Boot Camp Assignment Number Three: Look Smart

At the beginning of this series, I told you that we would start out easy and quickly get to the more challenging stuff. So get ready to turn it up a notch.

In the first two assignments, you were given a fairly tight set of subject matter restrictions and lighting styles. The idea was to keep the field of play pretty small and allow you to get comfortable shooting people within a reasonable set of parameters.

In the headshot, the idea was to shoot a simple head-and-shoulders shot, paying attention to detail and lighting in such a way as to transcend the mugshot genre.

With the background shot, you had to shoot a lit vertical photo using a found environment.

On the third assignment, there are no physical restrictions. Any reasonable shape is fair game. Ditto the lighting style - but make it work for you.

If you think this will make things easier, you're likely in for a surprise.

The earlier assignments were the type an assigning editor could trust to almost any competent photographer. The third is an assignment that would cause them to choose a shooter from their "A-List."

In this photo, you'll again be shooting a person. Because of the theoretical article associated with the photo, the person should be an adult. Other than that, there is no preference as to age, gender, etc.

The person you are shooting is plain and ordinary in every respect, save one: He or she just happens to be a genius.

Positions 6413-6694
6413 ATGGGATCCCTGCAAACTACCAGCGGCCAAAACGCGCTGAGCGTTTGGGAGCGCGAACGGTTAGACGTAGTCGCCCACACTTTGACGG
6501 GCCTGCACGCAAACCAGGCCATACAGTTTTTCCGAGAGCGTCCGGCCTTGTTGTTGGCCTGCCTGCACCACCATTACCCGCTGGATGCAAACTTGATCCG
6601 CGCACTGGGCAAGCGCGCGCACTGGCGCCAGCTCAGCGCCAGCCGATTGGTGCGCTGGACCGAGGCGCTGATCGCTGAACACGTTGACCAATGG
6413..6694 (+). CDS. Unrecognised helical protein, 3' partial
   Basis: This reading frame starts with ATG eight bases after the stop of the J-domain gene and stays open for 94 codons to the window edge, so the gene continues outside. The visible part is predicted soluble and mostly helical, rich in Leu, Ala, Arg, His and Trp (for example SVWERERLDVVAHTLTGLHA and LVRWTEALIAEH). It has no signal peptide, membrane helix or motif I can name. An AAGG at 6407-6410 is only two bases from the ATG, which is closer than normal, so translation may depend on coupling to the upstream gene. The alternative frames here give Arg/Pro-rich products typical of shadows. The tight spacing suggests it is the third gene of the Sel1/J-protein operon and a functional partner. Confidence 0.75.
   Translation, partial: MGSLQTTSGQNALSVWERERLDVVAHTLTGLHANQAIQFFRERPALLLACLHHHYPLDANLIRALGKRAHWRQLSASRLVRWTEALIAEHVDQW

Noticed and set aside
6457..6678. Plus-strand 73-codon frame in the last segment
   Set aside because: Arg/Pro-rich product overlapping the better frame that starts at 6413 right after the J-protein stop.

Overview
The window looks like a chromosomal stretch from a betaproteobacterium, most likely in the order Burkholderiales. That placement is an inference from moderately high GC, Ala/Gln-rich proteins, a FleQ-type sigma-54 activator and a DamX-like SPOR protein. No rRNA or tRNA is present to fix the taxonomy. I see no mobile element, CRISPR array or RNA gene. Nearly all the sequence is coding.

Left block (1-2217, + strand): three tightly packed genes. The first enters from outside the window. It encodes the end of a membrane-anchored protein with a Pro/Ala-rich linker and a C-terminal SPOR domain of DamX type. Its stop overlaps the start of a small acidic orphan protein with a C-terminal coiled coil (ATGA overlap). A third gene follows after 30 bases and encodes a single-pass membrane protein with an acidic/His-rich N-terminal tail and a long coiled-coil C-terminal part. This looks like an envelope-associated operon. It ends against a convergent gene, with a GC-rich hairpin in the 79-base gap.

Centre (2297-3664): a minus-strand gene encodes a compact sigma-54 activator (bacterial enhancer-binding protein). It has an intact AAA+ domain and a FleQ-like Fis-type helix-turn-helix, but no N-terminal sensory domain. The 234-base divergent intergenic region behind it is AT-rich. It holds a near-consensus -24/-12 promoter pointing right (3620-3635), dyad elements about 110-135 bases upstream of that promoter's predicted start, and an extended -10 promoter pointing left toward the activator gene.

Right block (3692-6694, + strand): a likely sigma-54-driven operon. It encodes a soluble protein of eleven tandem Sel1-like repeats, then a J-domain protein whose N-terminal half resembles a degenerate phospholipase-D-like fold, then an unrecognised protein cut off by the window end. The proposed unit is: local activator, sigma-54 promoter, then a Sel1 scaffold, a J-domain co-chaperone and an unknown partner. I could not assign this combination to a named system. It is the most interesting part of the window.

And that is the point your photo needs to convey.

This is very much an exercise in lighting. But it is also one in which you will need to use your interpersonal skills to capture a spark in someone that makes you realize something very special is going on between their ears. (So it would help if the person you choose to shoot for this assignment is not dumb as a stack of bricks.)

Intelligence. Accessibility. Sex appeal. Credibility.

Capturing a "feel" in a photo is a challenging thing, but the A-List shooters do it every day. Heck, if you can capture the last two reliably, you will be a very rich advertising photographer.

Photograph an unknown AIDS researcher for Time Magazine. Shoot some nerdy looking web geek for Wired. Shoot a homely Nobel Prize winner for The Economist. Capture the very normal-looking mutual fund manager (who just happened to nail an 81% return this year) for Forbes.

You get the idea.

Anyone can make a striking photo of George Clooney or Jennifer Anniston. You are helped not only by their looks and recognizability, but by their practice in helping photogs make great photos of themselves.

But what about some plain-looking Joe Schmoe who just happened to hit the Big Time? This is where having the ablility to create your choice in light is critical. Penelope Cruz is a walking, classic portrait in any light. Joe Schmoe is gonna need some help from you.

In sticking with our androgenous past, our Joe Schmoe du jour will be Tracy Watts.

Tracy is utterly ordinary in every respect, except Tracy just happens to have discovered how make solar panels that cost 95% less than the current designs, and return more electric power per square meter.

Our magazine found out about it because Tracy is a neighbor of one of their editorial assistants, who learned about it in casual conversation.